OVERLOOK Review: Don't Leave Home
An internal battle of faith when given what could be considered a gift haunting you forever is the backbone of this film. When the purest of faith becomes fact and that is in turn used for profit gives way to this horror of one's own talents. Imagery and visions of horrifying beauty craft the story here that keeps you questioning what you’re seeing.
In late 80’s Ireland, a young girl was painted in a Grotto praying to a statue of Mary by a priest named Father Callahan and mysteriously vanished never to be seen again. Many years later an American artist, Melanie, who sculpts dioramas has been researching the urban legend of the girl who disappeared and is fascinated with the many strange disappearances that have happened in Ireland building Dioramas for an art gallery capturing the grotto that Father Callahan painted in. She is called to Ireland by Callahan's caretaker to sculpt pieces for a gallery for the reclusive ex-priest and learns of the strange past and happenings correlating the disappearances and Father Callahan’s “Gift.”
I don’t want to spoil too much of the film and there’s not too much to tell as the film relies on belief more than anything. Very few things are explained but more just seem to happen. Father Callahan’s ability to paint people and they disappear into the ether is a curse to him but his believers want so desperately to believe it a miracle that sends people to heaven. Melanie is plagued by visions of the grotto and the statue of Mary in it. Melanie and Father Callahan seem to share a link in their ability to create art which permeates the boundaries of our world. This is all told through visions and ethereal shots that are very reminiscent of a 70’s ghost story. The quick zoom in shots and the music really showcase a love for that time period of filmmaking made popular by 70’s filmmakers like Roman Polanski.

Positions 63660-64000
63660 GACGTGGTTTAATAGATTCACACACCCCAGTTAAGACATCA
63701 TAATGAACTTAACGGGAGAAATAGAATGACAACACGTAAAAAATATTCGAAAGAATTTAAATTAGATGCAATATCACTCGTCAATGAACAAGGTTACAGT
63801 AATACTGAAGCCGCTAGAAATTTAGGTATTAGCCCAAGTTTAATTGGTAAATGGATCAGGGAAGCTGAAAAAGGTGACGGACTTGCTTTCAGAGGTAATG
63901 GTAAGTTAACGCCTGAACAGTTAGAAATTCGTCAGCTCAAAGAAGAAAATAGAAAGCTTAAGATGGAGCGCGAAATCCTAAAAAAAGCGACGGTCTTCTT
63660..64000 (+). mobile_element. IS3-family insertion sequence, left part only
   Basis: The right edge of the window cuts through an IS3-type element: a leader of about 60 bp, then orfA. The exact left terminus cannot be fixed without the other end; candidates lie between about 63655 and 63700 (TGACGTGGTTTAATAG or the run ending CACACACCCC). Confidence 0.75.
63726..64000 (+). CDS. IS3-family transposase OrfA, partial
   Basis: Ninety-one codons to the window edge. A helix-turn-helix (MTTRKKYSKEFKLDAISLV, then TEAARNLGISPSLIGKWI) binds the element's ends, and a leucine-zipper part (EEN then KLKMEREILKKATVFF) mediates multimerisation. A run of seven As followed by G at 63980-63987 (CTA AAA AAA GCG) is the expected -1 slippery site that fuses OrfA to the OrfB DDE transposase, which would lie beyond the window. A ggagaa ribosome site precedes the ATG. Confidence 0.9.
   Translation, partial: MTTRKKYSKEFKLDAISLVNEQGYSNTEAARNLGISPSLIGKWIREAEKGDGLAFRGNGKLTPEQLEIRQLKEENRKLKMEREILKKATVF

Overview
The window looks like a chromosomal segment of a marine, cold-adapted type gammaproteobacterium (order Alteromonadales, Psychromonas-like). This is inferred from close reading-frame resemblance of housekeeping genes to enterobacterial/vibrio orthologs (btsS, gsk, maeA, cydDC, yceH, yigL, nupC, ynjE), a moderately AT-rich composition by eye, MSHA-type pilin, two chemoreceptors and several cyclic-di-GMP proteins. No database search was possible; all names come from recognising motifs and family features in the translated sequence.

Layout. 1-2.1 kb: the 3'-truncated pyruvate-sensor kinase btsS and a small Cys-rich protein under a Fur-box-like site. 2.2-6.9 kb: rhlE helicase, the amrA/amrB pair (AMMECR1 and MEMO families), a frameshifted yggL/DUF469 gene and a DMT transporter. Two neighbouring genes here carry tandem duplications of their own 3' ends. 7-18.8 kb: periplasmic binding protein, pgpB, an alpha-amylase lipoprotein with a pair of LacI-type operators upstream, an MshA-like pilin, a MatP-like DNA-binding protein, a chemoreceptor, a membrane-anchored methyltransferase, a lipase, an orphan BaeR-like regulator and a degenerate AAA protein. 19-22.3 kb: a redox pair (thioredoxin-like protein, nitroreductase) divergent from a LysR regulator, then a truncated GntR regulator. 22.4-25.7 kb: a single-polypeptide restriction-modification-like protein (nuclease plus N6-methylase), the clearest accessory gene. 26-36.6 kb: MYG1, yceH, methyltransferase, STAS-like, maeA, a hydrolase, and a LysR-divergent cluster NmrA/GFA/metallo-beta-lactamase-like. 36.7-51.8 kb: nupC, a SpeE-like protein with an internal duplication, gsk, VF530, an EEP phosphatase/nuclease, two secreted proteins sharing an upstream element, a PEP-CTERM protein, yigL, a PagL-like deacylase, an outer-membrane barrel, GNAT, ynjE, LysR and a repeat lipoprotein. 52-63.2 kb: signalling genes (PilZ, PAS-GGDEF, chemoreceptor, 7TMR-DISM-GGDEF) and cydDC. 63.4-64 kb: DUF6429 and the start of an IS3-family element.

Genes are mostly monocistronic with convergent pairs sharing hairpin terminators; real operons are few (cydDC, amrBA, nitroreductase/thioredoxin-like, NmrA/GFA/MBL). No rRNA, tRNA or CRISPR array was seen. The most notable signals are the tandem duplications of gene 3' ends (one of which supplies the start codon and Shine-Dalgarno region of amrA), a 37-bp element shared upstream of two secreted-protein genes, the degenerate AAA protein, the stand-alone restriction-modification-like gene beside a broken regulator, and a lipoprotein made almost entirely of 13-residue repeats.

Faith is this film’s main tool and its used as both something beautiful and disturbing to create a polarizing sense of horror and wonderment. Melanie is brought to Ireland to showcase her work for a group of private collectors and when that scene transpires it is very uncomfortable. The connoisseurs of said art are all dressed in powdered wigs, makeup and petticoats drinking as they look their noses down at Melanie. The showcase turns out to be for Father Callahan’s “Gift” and Melanie is the subject. The spectators paid top dollar to witness this miracle that for Melanie and Father Callahan is looked at as a nightmare. What’s uncomfortable about it is it rings too true to the real world. A belief in religion can be beautiful and uplifting but at what cost does the extremism of that ideal bring and is it worth it if it hurts another? Is hurting that other human acceptable because you think it’s helping them?
This is a super strange film that raises more questions than answers but gives you questions to take home as well and ponder if you allow yourself to dwell on its themes. Its one I can’t say is amazing nor bad as it just simply is and you can take what you will from it.